Everyday Americans are getting hammered by high prices at the pump, and Bank of America thinks the pain may just be getting started.
Gas prices have surged to a seven-year high of $3.40 a gallon nationally and are flirting with $4 in Nevada, Washington State and Oregon. Bank of America is now predicting that Brent crude oil, which drives gas prices, will zoom to $120 a barrel by June 2022. That’s 45% higher than current levels. “It’s very easy for prices to shoot up when demand conditions are tight like they are now,” Francisco Blanch, Bank of America’s head of global commodities, told CNN.
Blanch has been an outspoken oil bull, predicting in June that crude would eventually surge to $100 a barrel. “Back then, people thought we were crazy. Now, here we are,” Blanch said. “We are generally still quite bullish.” Others are much more cautious. Pierre Breber, the chief financial officer at Chevron (CVX), told CNN last week that oil prices are unlikely to stay elevated for long. “This feels more cyclical than structural,” Breber said.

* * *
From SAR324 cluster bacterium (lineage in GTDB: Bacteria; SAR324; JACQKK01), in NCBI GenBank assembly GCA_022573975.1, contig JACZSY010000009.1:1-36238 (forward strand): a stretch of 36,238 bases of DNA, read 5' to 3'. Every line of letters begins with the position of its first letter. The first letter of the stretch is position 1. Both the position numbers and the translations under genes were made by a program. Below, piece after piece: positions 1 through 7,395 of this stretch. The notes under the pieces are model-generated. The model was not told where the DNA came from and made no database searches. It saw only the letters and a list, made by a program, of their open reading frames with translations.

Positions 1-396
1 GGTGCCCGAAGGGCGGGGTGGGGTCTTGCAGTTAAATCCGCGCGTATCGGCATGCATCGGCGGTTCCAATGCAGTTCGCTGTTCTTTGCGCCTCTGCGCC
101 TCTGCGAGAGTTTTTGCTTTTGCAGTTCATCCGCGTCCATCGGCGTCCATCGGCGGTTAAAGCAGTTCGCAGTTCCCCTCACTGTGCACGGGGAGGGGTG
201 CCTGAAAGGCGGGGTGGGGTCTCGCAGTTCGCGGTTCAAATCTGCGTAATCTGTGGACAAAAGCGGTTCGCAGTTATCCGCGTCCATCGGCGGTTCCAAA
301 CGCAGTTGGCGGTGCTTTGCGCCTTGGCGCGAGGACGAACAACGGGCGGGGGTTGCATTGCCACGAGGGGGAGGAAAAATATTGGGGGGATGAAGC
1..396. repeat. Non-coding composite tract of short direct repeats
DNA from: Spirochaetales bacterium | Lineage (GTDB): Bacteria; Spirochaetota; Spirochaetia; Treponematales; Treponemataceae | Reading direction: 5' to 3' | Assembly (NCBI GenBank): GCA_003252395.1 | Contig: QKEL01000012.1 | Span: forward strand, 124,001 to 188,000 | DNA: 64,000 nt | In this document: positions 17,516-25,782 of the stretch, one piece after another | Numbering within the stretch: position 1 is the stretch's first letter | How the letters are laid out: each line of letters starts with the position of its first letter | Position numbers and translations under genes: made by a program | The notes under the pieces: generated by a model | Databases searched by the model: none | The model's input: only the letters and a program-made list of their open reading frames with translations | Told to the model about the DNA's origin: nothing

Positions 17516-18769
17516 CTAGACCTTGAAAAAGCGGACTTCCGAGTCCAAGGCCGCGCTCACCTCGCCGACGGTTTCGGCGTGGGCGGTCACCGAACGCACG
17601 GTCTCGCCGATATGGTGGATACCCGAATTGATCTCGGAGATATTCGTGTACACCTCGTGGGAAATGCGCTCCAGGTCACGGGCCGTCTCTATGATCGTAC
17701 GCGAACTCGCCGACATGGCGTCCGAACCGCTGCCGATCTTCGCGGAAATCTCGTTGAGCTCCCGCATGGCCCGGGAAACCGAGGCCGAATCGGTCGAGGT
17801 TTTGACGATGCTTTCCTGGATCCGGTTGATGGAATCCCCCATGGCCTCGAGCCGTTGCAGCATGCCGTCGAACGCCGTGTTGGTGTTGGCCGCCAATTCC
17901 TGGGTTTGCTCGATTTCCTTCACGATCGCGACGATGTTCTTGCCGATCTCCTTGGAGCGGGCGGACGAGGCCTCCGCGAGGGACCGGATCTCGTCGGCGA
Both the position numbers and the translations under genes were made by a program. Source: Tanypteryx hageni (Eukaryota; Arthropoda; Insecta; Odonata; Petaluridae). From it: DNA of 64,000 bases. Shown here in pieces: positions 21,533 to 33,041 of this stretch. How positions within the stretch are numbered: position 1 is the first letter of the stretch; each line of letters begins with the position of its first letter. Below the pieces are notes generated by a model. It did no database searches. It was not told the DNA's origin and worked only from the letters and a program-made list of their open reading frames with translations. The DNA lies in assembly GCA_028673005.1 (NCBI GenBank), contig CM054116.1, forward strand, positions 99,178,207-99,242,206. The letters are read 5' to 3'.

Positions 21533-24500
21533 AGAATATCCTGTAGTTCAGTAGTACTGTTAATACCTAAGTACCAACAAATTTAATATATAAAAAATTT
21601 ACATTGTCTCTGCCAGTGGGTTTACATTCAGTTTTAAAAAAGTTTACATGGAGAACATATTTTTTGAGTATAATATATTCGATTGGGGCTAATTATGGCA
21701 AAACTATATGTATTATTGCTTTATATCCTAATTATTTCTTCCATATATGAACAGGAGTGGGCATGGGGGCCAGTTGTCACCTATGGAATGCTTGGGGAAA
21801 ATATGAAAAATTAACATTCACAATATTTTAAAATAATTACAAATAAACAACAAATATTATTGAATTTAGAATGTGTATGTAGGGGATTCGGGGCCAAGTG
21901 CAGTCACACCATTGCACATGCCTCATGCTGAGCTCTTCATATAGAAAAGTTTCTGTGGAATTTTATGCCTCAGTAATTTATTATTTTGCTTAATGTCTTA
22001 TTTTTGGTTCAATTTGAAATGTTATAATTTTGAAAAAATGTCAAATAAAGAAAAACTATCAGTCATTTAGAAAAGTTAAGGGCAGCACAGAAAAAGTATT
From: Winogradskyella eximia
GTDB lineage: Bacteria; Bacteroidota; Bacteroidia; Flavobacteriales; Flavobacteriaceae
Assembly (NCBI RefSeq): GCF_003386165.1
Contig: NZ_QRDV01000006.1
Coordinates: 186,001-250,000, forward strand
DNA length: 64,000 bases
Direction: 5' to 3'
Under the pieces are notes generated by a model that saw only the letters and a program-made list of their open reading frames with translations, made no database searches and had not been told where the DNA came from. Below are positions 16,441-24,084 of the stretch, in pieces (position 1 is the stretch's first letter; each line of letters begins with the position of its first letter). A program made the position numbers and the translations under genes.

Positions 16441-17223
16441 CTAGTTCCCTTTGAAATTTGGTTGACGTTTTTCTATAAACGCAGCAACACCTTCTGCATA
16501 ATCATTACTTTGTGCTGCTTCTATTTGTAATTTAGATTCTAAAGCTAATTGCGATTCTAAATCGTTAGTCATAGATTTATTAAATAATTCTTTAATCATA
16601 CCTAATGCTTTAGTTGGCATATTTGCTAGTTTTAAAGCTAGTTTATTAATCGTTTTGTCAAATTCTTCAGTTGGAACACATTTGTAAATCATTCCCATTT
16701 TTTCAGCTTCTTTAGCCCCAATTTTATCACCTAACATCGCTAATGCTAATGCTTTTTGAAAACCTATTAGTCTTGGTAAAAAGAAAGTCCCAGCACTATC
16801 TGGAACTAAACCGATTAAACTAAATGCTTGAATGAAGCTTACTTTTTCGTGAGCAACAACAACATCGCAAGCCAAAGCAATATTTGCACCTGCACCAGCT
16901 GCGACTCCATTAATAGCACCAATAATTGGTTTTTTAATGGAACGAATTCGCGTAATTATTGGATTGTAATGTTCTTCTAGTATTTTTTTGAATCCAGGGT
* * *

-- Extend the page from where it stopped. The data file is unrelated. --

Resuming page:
Oil prices backed off from recent highs on Wednesday. US crude tumbled 3% to around $81 a barrel and Brent lost 2% to $83 amid jitters ahead of Thursday’s OPEC meeting. A further oil spike would raise the already-elevated cost of living for Americans. And it would squeeze businesses grappling with sticker shock, shortages and supply chain disasters. Americans pay very close attention to prices at the pump and concerns about inflation have helped sour their views on the overall economy. Nearly two-thirds of Americans described the economy as poor in a poll released this week. In Virginia, where Republicans won a key prize in the state’s governor’s mansion, the economy ranked in exit polls as the most important issue, surpassing education, taxes and Covid.